God’s Not Dead, a film by Harold Cronk that premiered March 21, attempts to tackle the important issues of academic freedom, personal autonomy, and freedom of speech. What is a professor permitted to say in class or demand from students? What rights do students have to think and speak for themselves? Such a conflict, which is real enough, yet dramatized poorly in the film, is at the heart of the educational process. Is the role of the professor to think for the students, to provide them the correct viewpoint, or to help the students develop the intellectual tools that will enable them to think for themselves? A common view of philosophy is that it provides people the intellectual tools to think through issues in a logical, rigorous manner, while religion may demand the acceptance of arguments based on faith. God’s Not Dead cleverly inverts this contrast by presenting a dogmatic atheist professor who demands “professions of disbelief” from his students, while a brave Christian student defends the right of his peers to think freely.

As someone who has studied philosophy at the undergraduate and graduate level, currently teaches the humanities to high school students, and has grappled with faith for years, I eagerly viewed the film to discover what the ultimate message would be for believer and non-believer alike. The most interesting scene for me was the only moment of the film that the audience enthusiastically applauded. The Christian student, tasked with proving the existence of God and attempting to use his professor’s own arguments against him, quotes Stephen Hawking: “Philosophy is dead.” The audience applauded and cheered the assertion. I was struck by this reaction, no doubt, since the message of the film up to that point appeared to be that a) philosophy does not require atheism, and b) that religious faith can be defended on rational grounds. Was the audience missing the point of the conflict between the professor and the student? Why was it cheering for the death of philosophy when philosophy was being used to give life to religious faith?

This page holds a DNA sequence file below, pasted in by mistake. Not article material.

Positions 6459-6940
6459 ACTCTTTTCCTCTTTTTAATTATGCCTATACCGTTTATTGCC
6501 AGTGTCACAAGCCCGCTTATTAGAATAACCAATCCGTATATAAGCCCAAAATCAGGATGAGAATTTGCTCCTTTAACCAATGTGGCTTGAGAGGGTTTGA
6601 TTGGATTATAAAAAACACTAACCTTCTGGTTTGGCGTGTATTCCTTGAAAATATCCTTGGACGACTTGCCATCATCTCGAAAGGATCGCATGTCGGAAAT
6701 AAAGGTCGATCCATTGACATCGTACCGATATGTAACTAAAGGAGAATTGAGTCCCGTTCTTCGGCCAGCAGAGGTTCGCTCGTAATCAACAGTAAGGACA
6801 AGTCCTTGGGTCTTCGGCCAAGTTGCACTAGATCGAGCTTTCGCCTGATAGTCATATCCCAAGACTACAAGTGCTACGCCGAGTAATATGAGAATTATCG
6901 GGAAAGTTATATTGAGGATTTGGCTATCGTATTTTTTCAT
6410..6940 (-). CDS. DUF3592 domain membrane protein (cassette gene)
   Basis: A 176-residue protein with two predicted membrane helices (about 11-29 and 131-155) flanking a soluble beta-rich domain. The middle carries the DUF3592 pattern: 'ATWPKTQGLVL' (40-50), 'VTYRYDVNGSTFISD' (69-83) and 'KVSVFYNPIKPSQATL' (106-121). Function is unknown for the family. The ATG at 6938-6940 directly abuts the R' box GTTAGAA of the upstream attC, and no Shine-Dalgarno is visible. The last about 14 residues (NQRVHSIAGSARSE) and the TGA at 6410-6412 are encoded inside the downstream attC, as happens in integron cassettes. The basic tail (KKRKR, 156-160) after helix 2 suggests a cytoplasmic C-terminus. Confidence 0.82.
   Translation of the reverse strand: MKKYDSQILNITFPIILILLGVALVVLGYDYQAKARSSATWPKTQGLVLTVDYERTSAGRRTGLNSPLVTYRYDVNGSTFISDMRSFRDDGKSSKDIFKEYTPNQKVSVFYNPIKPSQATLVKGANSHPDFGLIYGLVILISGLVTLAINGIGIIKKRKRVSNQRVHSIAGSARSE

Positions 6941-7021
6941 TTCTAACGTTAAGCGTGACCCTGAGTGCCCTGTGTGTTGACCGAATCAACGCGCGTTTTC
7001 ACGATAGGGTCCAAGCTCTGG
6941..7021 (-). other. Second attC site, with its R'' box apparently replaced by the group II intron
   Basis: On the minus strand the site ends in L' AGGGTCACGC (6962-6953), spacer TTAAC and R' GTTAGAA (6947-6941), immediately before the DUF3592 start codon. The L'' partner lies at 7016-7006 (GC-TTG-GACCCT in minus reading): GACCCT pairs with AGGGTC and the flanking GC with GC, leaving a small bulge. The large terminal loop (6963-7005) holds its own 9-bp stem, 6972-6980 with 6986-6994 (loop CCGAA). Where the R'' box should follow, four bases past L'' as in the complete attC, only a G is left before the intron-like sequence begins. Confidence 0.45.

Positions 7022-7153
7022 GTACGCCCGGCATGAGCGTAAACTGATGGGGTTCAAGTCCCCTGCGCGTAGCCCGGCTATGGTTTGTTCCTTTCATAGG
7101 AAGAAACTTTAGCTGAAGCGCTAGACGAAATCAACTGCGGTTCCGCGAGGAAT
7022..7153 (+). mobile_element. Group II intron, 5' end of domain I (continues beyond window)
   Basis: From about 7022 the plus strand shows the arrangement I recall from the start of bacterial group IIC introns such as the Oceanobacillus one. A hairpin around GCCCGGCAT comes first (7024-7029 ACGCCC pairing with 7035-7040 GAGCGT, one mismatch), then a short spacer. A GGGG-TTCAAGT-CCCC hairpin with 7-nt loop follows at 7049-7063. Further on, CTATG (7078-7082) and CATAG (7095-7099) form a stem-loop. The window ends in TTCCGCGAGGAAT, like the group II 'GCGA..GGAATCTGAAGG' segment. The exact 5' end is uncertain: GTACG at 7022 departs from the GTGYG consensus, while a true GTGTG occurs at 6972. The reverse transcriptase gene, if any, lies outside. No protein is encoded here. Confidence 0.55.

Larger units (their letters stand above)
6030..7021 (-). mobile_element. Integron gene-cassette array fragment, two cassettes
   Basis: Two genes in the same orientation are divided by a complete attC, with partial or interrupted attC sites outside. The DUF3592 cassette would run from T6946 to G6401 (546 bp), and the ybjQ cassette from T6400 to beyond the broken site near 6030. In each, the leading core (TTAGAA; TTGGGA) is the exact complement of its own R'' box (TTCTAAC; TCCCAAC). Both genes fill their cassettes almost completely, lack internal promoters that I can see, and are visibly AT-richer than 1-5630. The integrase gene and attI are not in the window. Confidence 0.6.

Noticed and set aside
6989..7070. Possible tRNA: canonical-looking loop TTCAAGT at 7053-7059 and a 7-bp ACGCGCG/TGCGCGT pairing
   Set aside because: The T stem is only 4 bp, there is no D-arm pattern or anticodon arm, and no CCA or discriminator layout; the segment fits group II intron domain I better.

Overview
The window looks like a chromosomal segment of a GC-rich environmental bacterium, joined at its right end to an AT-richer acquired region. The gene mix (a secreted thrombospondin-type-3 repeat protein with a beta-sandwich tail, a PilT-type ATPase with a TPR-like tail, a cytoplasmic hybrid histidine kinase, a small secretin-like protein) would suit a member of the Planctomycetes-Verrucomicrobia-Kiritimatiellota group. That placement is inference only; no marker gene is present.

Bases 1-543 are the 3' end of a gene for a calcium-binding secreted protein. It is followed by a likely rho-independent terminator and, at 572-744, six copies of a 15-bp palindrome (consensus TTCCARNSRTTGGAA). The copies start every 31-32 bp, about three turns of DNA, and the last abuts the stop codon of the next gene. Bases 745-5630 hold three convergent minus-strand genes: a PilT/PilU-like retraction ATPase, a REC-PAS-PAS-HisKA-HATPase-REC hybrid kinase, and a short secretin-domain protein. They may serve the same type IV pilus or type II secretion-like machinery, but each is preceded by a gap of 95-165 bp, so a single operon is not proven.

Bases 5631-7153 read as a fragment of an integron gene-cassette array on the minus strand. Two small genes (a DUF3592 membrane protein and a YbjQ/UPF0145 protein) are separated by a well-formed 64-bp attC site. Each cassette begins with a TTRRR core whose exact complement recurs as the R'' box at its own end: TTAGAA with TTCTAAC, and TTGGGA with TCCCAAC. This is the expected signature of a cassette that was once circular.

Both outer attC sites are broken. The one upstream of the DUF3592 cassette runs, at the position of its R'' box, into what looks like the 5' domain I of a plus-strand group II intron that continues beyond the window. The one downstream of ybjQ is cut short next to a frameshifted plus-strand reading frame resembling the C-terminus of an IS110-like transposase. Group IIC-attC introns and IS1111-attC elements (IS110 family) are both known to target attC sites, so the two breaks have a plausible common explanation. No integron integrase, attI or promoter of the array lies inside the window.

The film depicts a philosophy professor, Dr. Radisson, demanding that his students write “God is dead” on a sheet of paper the first day of class. He instructs them to sign the sheet, explaining that his course “Introduction to Philosophical Thought,” will go much more smoothly without theistic or supernatural beliefs being considered by the students. As someone who has studied philosophy and who now teaches philosophy, I have never witnessed anything remotely similar to Dr. Radisson’s demand and cannot imagine anyone doing so. The choice faced by the Christian student, Josh, is simply not a choice, to my knowledge, that students are forced to face by their instructors. What is undoubtedly true, and what has been my own experience, is that choices about one’s personal beliefs definitely take place internally and on the student’s own terms. If a student reads David Hume or Friedrich Nietzsche then their beliefs will be directly challenged and they will have to think through specific questions and reconcile competing claims, but that is a process that takes place within the individual and not something forced on them by the professor. After all, individuals choose to take a philosophy course knowing that they may read texts that will challenge their beliefs or contradict their current views.